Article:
Celebrity is the fame and public attention accorded by the mass media to individuals or groups or animals, but is applied to the persons or groups of people themselves who receive such a status of fame and attention. Celebrity status is associated with wealth, while fame provides opportunities to earn revenue. Successful careers in sports and entertainment are associated with celebrity status, while political leaders become celebrities. People may become celebrities due to media attention on their lifestyle, wealth, or controversial actions, or for their connection to a famous person. Athletes in Ancient Greece were welcomed home as heroes, had songs and poems written in their honor, received free food and gifts from those seeking celebrity endorsement. Ancient Rome lauded actors and notorious gladiators, Julius Caesar appeared on a coin in his own lifetime. In the early 12th century, Thomas Becket became famous following his murder, he was promoted by the Christian Church as a martyr and images of him and scenes from his life became widespread in just a few years.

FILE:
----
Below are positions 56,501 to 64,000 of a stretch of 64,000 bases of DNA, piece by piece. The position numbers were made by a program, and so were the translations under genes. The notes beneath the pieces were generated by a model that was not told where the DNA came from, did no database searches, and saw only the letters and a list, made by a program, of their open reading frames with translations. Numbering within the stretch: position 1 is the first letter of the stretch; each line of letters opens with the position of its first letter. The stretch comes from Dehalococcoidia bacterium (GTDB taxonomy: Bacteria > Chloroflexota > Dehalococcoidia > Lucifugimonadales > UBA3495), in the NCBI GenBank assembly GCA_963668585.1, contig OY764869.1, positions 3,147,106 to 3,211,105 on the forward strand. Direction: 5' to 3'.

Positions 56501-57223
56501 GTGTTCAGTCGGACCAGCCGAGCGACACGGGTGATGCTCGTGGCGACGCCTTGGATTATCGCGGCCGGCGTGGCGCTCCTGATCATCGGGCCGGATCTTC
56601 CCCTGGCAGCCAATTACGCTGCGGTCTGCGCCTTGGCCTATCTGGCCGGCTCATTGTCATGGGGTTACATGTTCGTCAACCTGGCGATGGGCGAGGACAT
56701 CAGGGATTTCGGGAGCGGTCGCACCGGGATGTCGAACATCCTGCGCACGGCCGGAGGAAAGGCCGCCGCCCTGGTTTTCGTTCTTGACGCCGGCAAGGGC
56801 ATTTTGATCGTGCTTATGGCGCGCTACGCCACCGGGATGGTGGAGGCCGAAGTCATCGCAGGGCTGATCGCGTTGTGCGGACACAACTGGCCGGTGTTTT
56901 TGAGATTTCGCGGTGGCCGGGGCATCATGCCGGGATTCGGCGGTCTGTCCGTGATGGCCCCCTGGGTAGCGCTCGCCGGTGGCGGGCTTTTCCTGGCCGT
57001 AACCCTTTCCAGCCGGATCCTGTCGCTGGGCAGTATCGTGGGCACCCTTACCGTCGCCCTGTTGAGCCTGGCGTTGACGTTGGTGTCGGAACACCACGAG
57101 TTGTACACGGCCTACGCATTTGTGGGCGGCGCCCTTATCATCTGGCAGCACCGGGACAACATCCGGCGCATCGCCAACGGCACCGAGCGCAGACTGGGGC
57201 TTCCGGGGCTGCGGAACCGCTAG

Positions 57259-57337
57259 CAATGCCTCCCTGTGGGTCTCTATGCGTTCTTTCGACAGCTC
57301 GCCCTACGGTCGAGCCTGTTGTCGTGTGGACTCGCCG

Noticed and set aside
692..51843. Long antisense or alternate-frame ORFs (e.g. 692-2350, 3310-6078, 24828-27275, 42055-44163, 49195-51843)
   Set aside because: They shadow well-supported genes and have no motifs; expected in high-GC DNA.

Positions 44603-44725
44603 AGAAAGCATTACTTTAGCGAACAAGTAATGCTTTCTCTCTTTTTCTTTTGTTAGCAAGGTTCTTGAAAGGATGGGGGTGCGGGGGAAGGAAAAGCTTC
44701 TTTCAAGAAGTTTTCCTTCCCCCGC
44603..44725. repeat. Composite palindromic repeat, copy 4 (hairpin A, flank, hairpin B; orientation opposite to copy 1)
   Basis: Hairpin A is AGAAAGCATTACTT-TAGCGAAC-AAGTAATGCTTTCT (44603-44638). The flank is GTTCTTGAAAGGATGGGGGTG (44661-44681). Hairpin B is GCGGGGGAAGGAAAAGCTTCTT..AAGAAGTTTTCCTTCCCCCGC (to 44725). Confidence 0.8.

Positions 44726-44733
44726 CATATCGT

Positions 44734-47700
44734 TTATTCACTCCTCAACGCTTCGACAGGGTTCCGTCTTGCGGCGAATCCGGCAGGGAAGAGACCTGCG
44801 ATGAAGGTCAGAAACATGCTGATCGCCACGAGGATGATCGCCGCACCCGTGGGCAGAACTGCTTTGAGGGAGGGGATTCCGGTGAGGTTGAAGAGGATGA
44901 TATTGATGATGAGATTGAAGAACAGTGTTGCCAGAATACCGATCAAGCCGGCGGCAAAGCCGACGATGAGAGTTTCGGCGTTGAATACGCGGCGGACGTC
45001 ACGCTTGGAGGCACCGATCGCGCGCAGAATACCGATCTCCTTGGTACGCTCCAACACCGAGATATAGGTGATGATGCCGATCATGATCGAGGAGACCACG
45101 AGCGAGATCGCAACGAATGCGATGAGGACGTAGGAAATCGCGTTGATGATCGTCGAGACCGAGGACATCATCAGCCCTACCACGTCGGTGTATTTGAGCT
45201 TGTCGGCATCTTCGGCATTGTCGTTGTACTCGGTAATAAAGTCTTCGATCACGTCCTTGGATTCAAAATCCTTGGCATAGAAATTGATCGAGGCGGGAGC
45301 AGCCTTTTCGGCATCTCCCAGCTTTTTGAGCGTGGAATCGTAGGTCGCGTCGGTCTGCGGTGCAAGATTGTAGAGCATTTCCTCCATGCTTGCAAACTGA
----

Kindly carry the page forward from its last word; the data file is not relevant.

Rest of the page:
In a pattern repeated, what started out as an explosion of popularity turned into long-lasting fame: pilgrimages to Canterbury Cathedral where he was killed became fashionable and the fascination with his life and death have inspired plays and films. The cult of personality can be traced back to the Romantics in the 18th century, whose livelihood as artists and poets depended on the currency of their reputation; the establishment of cultural hot-spots became an important factor in the process of generating fame: for example and Paris in the 18th and 19th centuries. Newspapers started including gossip columns and certain clubs and events became places to be seen in order to receive publicity; the movie industry spread around the globe in the first half of the 20th century and with it the now familiar concept of the recognizable faces of its superstars. Yet, celebrity was not always tied to actors in films when cinema was starting out as a medium; as Paul McDonald states in The Star System: Hollywood's Production of Popular Identities, "in the first decade of the twentieth century, American film production companies withheld the names of film performers, despite requests from audiences, fearing that public recognition would drive performers to demand higher salaries."